In 2006, after a lengthy period without a permanent banjo player, the band had the good fortune to be introduced to Dixon Smith. Dixon had been living in the Cambridge area since 1994, after leaving his native USA where he had earned his living playing bluegrass banjo for twenty years. It was instantly apparent that his style of playing, and his preferred repertoire fitted exactly with that of the New Essex Bluegrass Band, which he was delighted to be invited to join.
Dixon's sojourn with the band came to an end at the close of 2007 when to everyones surprise, including his own, his life took an unexpected turn and he returned to America to get married. He now plays in a great band; you can follow his adventures here. Luckily, Dixon managed to lay down all his tracks for the new band CD "Hot Off The Press" before he left.
Finding ourselves without a banjo player once more, we were delighted to find an excellent banjo player in Grahame Turner after a six-month search, so that we are once again a complete 5-piece bluegrass band.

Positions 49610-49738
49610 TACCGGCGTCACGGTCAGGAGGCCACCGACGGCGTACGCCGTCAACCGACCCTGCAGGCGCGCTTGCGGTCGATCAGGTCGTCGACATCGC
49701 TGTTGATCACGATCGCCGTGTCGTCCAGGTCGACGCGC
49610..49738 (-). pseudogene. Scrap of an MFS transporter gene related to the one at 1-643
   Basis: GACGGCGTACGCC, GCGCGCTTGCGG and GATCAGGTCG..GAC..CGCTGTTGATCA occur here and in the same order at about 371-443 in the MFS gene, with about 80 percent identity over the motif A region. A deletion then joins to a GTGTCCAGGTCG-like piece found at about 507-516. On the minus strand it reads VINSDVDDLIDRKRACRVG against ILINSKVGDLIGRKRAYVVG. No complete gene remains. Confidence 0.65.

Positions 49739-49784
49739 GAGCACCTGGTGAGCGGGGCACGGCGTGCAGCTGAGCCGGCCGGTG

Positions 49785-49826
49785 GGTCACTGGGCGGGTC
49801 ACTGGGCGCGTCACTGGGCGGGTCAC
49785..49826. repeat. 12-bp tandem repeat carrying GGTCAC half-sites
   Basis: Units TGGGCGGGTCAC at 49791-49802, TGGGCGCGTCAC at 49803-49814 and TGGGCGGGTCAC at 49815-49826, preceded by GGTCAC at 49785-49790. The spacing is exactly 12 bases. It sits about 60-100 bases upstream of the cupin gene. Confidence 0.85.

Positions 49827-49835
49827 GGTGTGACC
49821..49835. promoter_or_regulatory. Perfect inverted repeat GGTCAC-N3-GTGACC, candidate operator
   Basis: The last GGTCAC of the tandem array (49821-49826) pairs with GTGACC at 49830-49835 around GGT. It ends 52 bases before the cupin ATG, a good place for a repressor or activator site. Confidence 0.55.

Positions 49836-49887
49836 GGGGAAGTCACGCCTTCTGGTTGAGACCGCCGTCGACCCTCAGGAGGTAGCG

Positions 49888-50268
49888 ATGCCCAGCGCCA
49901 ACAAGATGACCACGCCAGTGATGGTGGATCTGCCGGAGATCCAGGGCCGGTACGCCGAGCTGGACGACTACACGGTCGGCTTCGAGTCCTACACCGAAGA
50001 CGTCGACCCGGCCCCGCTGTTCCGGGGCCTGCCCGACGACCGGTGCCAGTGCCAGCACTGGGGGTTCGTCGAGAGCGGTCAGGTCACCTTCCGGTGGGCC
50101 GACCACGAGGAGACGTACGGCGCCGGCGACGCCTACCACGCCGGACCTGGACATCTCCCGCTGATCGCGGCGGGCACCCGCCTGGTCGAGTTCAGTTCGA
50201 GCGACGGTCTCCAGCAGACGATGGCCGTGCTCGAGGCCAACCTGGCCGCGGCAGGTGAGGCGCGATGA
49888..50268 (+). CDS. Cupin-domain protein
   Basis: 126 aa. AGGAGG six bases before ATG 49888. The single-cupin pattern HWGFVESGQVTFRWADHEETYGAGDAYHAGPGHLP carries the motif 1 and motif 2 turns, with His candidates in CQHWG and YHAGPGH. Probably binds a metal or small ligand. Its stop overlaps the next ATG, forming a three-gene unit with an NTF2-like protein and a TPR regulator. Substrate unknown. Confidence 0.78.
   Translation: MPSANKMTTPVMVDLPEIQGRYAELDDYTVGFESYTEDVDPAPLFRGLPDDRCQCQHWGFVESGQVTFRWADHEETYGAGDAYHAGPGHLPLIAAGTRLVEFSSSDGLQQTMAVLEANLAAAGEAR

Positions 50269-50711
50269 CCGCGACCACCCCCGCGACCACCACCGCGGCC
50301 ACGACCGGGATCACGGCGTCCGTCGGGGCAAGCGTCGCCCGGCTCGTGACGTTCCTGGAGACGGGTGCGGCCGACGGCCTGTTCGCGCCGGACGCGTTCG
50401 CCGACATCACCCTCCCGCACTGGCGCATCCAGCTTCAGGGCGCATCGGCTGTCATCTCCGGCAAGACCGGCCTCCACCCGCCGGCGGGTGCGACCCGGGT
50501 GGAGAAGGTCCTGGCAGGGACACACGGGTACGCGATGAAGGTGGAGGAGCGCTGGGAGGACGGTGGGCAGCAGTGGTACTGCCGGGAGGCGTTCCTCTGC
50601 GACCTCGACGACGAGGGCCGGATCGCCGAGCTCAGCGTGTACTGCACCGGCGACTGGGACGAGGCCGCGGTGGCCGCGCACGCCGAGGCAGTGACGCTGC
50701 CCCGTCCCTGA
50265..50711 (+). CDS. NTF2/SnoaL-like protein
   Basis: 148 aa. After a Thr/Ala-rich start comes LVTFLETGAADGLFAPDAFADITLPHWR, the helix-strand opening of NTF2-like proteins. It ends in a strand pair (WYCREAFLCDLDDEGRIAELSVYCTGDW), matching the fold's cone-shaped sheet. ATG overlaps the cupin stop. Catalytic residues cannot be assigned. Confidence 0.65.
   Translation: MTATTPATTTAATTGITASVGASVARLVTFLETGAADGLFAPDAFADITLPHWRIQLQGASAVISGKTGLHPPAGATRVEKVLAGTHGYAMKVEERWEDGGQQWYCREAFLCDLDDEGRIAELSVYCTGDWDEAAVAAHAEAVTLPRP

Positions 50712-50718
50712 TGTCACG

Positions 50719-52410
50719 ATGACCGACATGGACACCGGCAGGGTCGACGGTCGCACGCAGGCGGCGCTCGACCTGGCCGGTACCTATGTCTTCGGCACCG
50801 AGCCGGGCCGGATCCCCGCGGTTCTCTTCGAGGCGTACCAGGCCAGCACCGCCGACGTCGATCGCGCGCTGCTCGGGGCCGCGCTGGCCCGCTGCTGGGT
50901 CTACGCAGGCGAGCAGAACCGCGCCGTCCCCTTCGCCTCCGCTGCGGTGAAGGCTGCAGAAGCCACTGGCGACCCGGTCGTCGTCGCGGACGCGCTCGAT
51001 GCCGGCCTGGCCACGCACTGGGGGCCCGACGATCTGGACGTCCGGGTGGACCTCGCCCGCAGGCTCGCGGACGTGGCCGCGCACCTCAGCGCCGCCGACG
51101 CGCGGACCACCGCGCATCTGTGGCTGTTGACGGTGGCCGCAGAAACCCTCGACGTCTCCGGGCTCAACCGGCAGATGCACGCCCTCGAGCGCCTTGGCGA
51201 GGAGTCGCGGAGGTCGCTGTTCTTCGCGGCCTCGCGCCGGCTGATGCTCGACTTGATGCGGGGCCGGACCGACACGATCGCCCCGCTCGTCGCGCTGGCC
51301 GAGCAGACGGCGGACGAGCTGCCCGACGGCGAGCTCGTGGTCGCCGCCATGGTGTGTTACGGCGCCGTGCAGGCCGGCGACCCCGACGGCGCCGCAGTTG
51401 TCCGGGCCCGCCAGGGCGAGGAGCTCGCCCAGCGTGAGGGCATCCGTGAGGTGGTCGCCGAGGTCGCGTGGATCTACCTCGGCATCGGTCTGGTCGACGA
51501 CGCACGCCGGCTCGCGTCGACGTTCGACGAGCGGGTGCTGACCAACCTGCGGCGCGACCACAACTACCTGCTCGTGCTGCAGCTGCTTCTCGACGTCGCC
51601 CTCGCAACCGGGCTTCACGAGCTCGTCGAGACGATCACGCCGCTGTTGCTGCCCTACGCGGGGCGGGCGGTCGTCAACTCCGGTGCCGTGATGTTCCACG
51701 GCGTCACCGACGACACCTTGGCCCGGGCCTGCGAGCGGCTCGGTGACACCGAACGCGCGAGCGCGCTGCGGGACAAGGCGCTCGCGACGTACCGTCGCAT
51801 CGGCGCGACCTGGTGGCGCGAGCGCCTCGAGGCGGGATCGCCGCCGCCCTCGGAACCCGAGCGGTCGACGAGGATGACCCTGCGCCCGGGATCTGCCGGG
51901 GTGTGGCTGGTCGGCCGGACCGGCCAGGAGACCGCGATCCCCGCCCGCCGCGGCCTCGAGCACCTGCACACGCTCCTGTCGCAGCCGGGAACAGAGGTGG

We have been very fortunate to have had the support of Mike Stanhope, our great bass player with his rich baritone voice, since 2000. He regretfully decided to retire from the band at the end of 2010 - we thank him warmly for his friendship and musicianship. We thought hard about who could fill his shoes, and we could hardly belive our luck when our unanimous first choice, Marc Noel-Johnson (a stalwart of the Radio Cowboys and a gifted musician - he plays guitar and mandolin as well as bass) agreed to play with us and sing the baritone line.
You can be confident that the New Essex Bluegrass Band will bring you a programme of the finest traditional bluegrass available from a British band, as audiences from all the major UK and European Bluegrass venues and festivals will confirm.
Last updated: Tuesday, 22nd February, 2011, GPS